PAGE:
Even as television news anchors explained why they would no longer show the videos made by suspected Virginia Tech killer Seung-Hui Cho, his diatribe was rapidly being uploaded to YouTube.com.
There, hundreds of versions of Cho’s video and news coverage of it can be found. On Friday, the three most-watched YouTube videos featured Cho.
Most news outlets stopped showing the videos by Thursday, in part due to public pressure and concerns that the images could incite copycat killers.
But they have been granted new life on the Internet, where younger viewers have flocked in recent years to catch homemade videos and other clips. Now they can see into the eyes of a young man many have called a monster.
“Those seeking the video online must know in their own heart why they need to watch it again,” said Andrew Finlayson, news director for Chicago’s WFLD, a Fox affiliate, which stopped airing the video on Thursday. “I personally hope it is not for amusement but instead to reflect on how we can prevent this from happening again.”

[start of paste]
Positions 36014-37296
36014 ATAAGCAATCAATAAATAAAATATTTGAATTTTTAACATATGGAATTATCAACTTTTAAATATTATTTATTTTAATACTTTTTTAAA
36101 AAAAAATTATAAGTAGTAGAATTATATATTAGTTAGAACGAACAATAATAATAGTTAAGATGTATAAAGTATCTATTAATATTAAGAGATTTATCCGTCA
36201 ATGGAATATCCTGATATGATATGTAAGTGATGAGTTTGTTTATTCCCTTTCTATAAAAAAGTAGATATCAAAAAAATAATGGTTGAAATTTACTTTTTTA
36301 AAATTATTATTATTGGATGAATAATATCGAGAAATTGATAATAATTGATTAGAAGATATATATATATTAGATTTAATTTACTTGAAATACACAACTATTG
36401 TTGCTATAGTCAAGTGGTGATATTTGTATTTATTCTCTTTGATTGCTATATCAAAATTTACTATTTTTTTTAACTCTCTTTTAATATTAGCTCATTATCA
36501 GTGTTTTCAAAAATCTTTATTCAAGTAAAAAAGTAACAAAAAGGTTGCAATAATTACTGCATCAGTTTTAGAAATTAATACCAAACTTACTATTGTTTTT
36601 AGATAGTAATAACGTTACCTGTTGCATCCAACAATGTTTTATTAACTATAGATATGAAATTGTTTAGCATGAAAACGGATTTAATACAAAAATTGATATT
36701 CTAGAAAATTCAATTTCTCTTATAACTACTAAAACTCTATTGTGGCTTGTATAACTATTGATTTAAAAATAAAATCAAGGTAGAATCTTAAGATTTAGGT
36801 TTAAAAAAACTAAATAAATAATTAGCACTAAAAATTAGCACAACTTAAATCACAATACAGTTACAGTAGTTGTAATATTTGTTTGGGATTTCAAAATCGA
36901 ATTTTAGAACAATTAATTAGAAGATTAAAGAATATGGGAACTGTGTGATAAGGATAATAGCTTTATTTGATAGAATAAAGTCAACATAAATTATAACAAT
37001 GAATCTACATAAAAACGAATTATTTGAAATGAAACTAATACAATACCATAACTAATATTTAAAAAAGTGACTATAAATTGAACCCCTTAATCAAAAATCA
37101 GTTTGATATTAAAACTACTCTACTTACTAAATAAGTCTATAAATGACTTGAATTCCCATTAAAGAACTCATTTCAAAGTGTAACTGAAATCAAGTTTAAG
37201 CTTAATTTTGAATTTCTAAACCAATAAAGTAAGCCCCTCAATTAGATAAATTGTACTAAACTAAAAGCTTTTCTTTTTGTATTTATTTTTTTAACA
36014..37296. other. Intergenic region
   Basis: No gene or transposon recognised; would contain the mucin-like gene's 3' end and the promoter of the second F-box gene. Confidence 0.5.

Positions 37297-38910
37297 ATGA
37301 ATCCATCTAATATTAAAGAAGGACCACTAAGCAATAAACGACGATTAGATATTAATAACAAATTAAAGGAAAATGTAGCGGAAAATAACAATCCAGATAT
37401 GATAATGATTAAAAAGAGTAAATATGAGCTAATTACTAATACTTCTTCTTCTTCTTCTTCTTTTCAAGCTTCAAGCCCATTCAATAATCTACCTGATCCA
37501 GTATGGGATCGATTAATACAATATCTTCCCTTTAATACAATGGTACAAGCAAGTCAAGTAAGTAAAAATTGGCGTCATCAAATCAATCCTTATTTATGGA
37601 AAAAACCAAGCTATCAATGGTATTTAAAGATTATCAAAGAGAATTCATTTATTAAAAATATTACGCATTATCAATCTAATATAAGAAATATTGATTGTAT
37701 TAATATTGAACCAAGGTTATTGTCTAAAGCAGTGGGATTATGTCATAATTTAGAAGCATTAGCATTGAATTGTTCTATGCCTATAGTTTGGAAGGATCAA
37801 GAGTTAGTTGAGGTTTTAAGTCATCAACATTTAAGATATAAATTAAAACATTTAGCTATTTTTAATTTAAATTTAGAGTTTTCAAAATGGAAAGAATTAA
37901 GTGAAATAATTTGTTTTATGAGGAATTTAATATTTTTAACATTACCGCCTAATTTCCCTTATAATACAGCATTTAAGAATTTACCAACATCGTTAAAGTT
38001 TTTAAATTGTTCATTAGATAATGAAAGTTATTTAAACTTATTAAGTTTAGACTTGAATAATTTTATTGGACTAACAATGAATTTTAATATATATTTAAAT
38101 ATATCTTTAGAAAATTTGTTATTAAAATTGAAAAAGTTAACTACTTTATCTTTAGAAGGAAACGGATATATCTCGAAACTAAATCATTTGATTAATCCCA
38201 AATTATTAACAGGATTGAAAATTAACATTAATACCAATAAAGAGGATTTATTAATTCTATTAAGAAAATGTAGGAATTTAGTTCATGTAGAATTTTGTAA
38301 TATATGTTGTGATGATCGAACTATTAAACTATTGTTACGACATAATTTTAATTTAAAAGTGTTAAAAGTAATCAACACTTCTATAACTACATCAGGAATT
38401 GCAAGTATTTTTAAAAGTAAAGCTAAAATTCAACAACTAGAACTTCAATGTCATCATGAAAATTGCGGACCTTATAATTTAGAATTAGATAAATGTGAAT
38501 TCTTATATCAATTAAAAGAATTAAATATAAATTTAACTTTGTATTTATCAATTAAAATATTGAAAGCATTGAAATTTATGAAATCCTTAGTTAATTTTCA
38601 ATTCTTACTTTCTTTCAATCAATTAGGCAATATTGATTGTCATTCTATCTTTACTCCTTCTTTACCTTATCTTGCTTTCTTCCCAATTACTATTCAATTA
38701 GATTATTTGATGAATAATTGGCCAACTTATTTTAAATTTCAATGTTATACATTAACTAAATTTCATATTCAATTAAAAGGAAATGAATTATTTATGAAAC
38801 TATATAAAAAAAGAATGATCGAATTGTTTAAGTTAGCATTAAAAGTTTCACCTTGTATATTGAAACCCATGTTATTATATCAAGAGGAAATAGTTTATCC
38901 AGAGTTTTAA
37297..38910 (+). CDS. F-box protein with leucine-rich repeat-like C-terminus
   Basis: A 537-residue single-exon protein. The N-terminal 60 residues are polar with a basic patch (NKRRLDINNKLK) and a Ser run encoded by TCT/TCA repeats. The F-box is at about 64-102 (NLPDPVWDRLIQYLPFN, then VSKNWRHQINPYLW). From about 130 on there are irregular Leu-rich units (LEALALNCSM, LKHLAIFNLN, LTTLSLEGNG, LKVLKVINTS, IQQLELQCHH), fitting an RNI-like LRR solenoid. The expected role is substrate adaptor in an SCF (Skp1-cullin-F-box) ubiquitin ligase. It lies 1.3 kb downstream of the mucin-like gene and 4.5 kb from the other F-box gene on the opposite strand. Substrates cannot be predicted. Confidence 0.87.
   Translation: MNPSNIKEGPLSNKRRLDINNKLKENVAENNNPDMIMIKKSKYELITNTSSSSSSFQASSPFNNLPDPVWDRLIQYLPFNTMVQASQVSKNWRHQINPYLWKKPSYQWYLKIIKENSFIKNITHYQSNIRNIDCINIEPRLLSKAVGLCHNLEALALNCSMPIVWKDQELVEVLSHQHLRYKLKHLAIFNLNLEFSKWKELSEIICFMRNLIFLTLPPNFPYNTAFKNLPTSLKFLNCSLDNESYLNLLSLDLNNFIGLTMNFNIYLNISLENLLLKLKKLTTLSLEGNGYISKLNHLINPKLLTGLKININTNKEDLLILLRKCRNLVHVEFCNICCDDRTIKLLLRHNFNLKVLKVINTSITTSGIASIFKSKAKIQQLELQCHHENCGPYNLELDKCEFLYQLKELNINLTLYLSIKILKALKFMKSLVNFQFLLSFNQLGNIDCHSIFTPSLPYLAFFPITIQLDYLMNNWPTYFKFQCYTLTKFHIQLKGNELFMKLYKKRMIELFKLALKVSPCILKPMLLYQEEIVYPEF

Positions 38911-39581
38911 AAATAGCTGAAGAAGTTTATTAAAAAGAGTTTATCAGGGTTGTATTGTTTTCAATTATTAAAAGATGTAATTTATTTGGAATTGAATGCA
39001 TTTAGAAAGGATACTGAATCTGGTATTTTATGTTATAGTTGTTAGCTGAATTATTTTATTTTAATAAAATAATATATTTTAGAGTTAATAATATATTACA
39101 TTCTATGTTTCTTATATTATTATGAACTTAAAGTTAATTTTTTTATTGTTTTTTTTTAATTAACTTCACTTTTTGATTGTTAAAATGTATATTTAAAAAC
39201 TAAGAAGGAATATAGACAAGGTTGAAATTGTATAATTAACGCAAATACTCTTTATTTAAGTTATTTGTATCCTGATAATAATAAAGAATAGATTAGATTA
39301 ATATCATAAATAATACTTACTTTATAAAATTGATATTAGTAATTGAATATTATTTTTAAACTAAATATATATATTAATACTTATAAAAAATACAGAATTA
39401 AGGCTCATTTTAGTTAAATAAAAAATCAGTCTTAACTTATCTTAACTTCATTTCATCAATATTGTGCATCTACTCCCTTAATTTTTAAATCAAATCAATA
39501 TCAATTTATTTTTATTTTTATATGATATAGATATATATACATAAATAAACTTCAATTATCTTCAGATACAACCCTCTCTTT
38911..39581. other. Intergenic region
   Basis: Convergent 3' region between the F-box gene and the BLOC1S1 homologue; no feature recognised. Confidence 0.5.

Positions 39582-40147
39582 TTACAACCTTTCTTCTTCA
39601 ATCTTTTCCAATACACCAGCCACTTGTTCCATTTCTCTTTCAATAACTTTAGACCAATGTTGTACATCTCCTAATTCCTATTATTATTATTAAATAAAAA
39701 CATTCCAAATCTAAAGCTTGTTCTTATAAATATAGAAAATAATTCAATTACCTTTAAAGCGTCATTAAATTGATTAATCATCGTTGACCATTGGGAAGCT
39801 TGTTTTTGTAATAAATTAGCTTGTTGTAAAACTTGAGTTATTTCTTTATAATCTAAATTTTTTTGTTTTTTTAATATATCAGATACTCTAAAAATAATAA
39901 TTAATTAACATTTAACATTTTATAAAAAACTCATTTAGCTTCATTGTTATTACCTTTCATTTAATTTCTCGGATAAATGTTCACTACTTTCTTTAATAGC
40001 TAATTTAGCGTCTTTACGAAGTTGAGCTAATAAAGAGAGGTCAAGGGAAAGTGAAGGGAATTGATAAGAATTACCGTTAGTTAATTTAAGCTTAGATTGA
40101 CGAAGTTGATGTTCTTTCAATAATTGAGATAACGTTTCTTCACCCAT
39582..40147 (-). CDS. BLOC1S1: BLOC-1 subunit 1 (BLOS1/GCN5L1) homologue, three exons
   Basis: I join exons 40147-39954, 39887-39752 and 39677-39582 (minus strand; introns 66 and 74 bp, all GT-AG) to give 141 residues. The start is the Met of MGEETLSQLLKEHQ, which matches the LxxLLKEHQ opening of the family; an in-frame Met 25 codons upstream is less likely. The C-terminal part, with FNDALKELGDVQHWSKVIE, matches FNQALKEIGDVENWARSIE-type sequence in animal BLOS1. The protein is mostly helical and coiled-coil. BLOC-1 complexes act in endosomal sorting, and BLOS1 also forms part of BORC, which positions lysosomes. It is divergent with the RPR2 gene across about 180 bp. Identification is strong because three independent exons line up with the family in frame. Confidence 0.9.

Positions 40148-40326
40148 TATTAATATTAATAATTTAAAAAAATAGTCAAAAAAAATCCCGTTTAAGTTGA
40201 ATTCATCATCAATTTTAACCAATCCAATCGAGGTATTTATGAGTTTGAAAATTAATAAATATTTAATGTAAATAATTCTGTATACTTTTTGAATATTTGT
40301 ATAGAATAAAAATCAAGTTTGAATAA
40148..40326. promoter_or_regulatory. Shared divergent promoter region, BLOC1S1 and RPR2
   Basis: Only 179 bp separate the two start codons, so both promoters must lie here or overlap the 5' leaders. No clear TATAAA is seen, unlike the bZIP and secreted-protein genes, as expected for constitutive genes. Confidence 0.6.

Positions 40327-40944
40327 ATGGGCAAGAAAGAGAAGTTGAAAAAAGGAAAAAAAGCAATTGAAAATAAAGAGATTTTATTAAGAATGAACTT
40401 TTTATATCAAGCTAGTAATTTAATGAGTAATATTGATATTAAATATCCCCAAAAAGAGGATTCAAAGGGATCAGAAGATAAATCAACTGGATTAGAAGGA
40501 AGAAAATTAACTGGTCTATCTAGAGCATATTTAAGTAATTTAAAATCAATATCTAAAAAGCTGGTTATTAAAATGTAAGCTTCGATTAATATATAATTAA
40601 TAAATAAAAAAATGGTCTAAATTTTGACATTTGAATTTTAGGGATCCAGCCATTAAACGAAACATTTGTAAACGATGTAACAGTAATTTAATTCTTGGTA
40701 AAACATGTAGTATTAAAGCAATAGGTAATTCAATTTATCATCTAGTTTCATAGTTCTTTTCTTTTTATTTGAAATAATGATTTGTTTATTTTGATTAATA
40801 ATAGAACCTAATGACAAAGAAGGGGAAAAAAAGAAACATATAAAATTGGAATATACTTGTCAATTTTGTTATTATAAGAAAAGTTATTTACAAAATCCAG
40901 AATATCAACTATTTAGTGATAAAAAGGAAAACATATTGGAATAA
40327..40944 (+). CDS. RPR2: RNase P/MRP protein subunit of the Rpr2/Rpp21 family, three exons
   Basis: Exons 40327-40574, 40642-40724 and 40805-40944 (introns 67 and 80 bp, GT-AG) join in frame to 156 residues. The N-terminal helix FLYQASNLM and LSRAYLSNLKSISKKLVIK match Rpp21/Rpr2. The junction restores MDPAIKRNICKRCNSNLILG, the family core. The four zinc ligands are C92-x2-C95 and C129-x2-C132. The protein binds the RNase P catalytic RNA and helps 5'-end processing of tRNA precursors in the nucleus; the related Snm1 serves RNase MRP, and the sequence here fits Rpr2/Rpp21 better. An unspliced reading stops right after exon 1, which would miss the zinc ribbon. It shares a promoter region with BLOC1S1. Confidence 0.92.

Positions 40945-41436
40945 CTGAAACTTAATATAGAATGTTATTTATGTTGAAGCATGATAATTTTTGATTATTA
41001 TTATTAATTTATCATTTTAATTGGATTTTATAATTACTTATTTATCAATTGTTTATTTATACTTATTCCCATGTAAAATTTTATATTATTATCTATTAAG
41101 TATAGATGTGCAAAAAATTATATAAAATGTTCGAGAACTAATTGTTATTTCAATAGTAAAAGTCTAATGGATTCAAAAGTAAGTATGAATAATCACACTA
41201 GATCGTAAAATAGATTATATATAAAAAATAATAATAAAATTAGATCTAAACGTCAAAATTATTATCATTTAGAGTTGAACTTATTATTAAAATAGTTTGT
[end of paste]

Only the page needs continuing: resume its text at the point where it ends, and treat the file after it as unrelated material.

One video posted Thursday on YouTube has been viewed more than 700,000 times. Furthermore, that video and the hundreds like them are being linked to blogs, MySpace profile pages and e-mailed across the Web. Hence, millions of people could still be watching Cho’s disturbing actions even as mainstream media have stopped showing them.
YouTube is not a media outlet but it does have a responsibility, said Bob Steele, the values scholar for the Poynter Institute, a Florida-based journalism think tank.
“I’m not suggesting they should not allow the video (on YouTube), but they should consider the ramifications of the video being on there,” he said.